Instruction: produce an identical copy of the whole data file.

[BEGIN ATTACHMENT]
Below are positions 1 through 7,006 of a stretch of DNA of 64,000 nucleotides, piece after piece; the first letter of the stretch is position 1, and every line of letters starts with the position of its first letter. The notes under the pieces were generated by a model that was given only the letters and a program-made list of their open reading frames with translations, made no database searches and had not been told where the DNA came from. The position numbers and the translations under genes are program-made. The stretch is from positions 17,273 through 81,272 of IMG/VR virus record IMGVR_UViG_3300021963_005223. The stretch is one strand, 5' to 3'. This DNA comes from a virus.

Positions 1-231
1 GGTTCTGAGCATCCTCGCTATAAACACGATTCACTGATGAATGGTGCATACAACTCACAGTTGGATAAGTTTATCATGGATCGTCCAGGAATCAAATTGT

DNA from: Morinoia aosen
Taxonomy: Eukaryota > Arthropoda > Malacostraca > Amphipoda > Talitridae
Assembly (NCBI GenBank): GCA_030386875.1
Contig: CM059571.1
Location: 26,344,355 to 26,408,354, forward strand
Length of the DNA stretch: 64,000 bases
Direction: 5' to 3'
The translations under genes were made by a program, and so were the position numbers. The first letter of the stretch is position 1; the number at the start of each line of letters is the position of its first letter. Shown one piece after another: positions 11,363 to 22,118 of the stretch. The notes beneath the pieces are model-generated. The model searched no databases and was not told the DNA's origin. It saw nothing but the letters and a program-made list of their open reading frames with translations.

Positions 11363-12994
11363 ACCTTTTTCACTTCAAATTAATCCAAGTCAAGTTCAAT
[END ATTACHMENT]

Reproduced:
Below are positions 1 through 7,006 of a stretch of DNA of 64,000 nucleotides, piece after piece; the first letter of the stretch is position 1, and every line of letters starts with the position of its first letter. The notes under the pieces were generated by a model that was given only the letters and a program-made list of their open reading frames with translations, made no database searches and had not been told where the DNA came from. The position numbers and the translations under genes are program-made. The stretch is from positions 17,273 through 81,272 of IMG/VR virus record IMGVR_UViG_3300021963_005223. The stretch is one strand, 5' to 3'. This DNA comes from a virus.

Positions 1-231
1 GGTTCTGAGCATCCTCGCTATAAACACGATTCACTGATGAATGGTGCATACAACTCACAGTTGGATAAGTTTATCATGGATCGTCCAGGAATCAAATTGT

DNA from: Morinoia aosen
Taxonomy: Eukaryota > Arthropoda > Malacostraca > Amphipoda > Talitridae
Assembly (NCBI GenBank): GCA_030386875.1
Contig: CM059571.1
Location: 26,344,355 to 26,408,354, forward strand
Length of the DNA stretch: 64,000 bases
Direction: 5' to 3'
The translations under genes were made by a program, and so were the position numbers. The first letter of the stretch is position 1; the number at the start of each line of letters is the position of its first letter. Shown one piece after another: positions 11,363 to 22,118 of the stretch. The notes beneath the pieces are model-generated. The model searched no databases and was not told the DNA's origin. It saw nothing but the letters and a program-made list of their open reading frames with translations.

Positions 11363-12994
11363 ACCTTTTTCACTTCAAATTAATCCAAGTCAAGTTCAAT